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He's been a Mousketeer, a top-40 singer, the first man to appear naked in Playboy and, while still a teenager, an Emmy-nominated actor.

But it's the music of the 1920s and '30s that brings Johnny Crawford to the Quad-Cities in two weeks as a guest performer at the Bix Beiderbecke Memorial Jazz Festival in Davenport. He and his orchestra released the album "Sweepin' the Clouds Away" in 2011.

At 67, the 1950s-'60s co-star of TV's "The Rifleman" talks from his California home about Bix's music, how he's in demand around Los Angeles to perform those classic tunes and the resurgence of the Chuck Connor series, which left the air 50 years ago this summer.

Q: I guess first of all, what will you be doing here?

A: Singing. I got in touch with (Bix Beiderbecke Memorial Society vice president) Joe Hesse about the first of March and we agreed it would be worthwhile for the festival. I've always wanted to go to the festival and haven't been before. ... I've always been a big fan of Bix Beiderbecke and the bands that he played in. I wanted to visit his hometown and see everything and be with other people who appreciate his legacy.

Joe was very enthusiastic, and I was glad to find that enthusiasm.

Q: How long have you been into the Bix-era music?

A: I've always loved the period of '20s-'30s-era music. I inherited 78- rpm records from my grandparents that I started listening to. I was 5 years old when I started to learn to operate the turntable. I've liked music since then that was contemporary, but nothing appealed to me as much as the dance band records, primarily from that time. ... I always gravitated toward that.

Of course (Bix) was a legend. It took me a few years to be aware of what made him so special because he wasn't a singer, he was a sideman. My musical ear didn't get educated until later. But I loved those records and got excited when I acquired a collection of his records that were produced in the late '60s by Time-Life. They came with three LPs and a wonderful book. I put that on a cassette and took it with me when I was doing a play in Texas and was there for a couple of months. He was so unique. He was not a showoff like so many trumpet players are. Drummers and trumpet players are very enthusiastic players and they want to be heard, but sometimes they get carried away.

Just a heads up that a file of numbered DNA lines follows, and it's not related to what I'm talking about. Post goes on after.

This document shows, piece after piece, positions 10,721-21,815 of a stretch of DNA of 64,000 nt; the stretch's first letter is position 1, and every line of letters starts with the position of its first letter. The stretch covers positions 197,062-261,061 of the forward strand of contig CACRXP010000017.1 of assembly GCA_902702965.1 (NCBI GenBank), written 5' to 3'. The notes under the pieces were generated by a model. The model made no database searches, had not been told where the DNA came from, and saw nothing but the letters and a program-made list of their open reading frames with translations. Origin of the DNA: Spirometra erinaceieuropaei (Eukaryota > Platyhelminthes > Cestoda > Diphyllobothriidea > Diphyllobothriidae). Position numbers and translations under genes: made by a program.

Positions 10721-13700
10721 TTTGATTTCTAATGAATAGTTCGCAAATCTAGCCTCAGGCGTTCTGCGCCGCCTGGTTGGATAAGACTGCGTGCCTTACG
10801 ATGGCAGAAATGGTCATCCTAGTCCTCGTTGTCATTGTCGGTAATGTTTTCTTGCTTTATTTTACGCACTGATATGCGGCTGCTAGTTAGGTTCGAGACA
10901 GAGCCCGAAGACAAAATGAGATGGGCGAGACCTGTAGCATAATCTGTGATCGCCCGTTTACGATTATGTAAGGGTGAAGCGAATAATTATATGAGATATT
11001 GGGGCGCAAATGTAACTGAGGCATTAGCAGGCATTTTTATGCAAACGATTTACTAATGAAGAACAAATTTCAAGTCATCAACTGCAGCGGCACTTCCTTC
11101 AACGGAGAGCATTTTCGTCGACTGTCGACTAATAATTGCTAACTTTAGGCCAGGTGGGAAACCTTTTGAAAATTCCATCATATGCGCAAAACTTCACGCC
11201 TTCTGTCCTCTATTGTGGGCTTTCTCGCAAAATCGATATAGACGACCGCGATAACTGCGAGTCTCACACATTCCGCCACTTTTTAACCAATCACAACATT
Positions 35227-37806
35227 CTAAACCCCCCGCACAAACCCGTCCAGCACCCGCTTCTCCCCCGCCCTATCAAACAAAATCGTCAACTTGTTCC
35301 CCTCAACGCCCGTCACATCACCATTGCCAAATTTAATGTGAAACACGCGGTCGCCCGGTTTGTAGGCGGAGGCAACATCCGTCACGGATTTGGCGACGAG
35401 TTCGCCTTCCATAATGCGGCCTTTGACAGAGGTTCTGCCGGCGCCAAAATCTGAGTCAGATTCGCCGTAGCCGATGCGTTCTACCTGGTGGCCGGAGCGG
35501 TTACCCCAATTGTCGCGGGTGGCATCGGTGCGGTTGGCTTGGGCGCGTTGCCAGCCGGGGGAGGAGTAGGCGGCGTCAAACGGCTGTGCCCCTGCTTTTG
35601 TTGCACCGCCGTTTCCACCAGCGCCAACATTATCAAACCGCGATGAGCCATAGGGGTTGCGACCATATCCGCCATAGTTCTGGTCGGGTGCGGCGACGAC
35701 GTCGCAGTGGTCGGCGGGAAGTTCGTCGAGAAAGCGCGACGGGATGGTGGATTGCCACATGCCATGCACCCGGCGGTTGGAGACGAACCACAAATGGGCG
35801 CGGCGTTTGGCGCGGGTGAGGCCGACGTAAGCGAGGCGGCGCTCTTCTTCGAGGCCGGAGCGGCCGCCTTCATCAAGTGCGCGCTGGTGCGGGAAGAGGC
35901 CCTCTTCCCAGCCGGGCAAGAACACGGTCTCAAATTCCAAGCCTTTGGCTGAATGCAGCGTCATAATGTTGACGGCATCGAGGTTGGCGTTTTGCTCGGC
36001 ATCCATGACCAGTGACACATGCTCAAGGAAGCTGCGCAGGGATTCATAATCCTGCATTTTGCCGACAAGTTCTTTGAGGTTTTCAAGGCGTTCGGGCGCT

Traditional jazz in general seemed to be more respectful of the composition, and yet so many of the players on those records added so much to it with their interpretation and their expression. His was always sweet and right on tempo and uplifting. He had a beautiful tone. It stands out when you know what to listen for. You know when it's Bix or someone influenced by him.

Q: How long have you been performing the Bix-era music?

A: I was at the Playboy Mansion in 1972 and I was hearing this great music that was obviously from that period. (With) one record, I asked (Playboy founder Hugh) Hefner who it was and he told me the singer was Bing Crosby. I knew Bing Crosby was around then, but I got the album — I think it was called "Wrap Your Troubles in Dreams." ... Then I started collecting the lyrics and the chord changes and started playing them on the guitar. I wasn't very confident as a performer for a while, but friends started pushing me into singing these songs. I just enjoyed it so much. ... 

(A friend) put me together with (bandleader and Bix jazz festival regular) Vince Giordano and told me that Vince had lost his vocalist and was looking for someone. I spent a few years out East being his vocalist and in his special-event business. It never occurred to me there was that avenue for a singer. I learned a lot and it turned out to be very lucrative. Vince was a hard worker and kept getting jobs up and down the coast. ...

After a few years, I decided to move back to Los Angeles and start my own live music business. Since 1990, '92 ... my niche is providing period music. I've done some work in film with that, and I have a lot of regular clients that hire my services. Every year I do the costume designers' awards. I do the Art Directors Guild awards. This coming February will be the 17th year my orchestra has played for that at the Beverly Hilton Hotel in Los Angeles. That's just been a great job. I do some interesting private parties for celebrities and entertainment business events and meet some wonderful people.

I'm not going to bring my own musicians because it's not in the budget, but there's going to be plenty of good musicians and bands there. I'm going to be working with (Quad-City drummer and bandleader) Josh Duffee and (pianist) Jon Weber, and I know a lot of other people like (Bix jazz fest performers) Andy Schumm and Randy Sandke from working with Vince Giordano. I can't wait to get up there. There's a lot of Bix songs that I've wanted to perform that I don't get the chance to do.

Q: "The Rifleman" has really resurfaced, hasn't it?

A: I've been busy making appearances all over the country since "The Rifleman" has been playing every day on Me-TV, and Saturday mornings they show multiple episodes on AMC (the cable channel). There's more interest in me than there has been in a long time. It's very rewarding. I'm very fortunate to have that in my background. People are curious about me and I get wonderful messages from people on my Facebook page, and I really enjoy taking advantage of that in meeting people. ... I'm meeting people and selling my CD.

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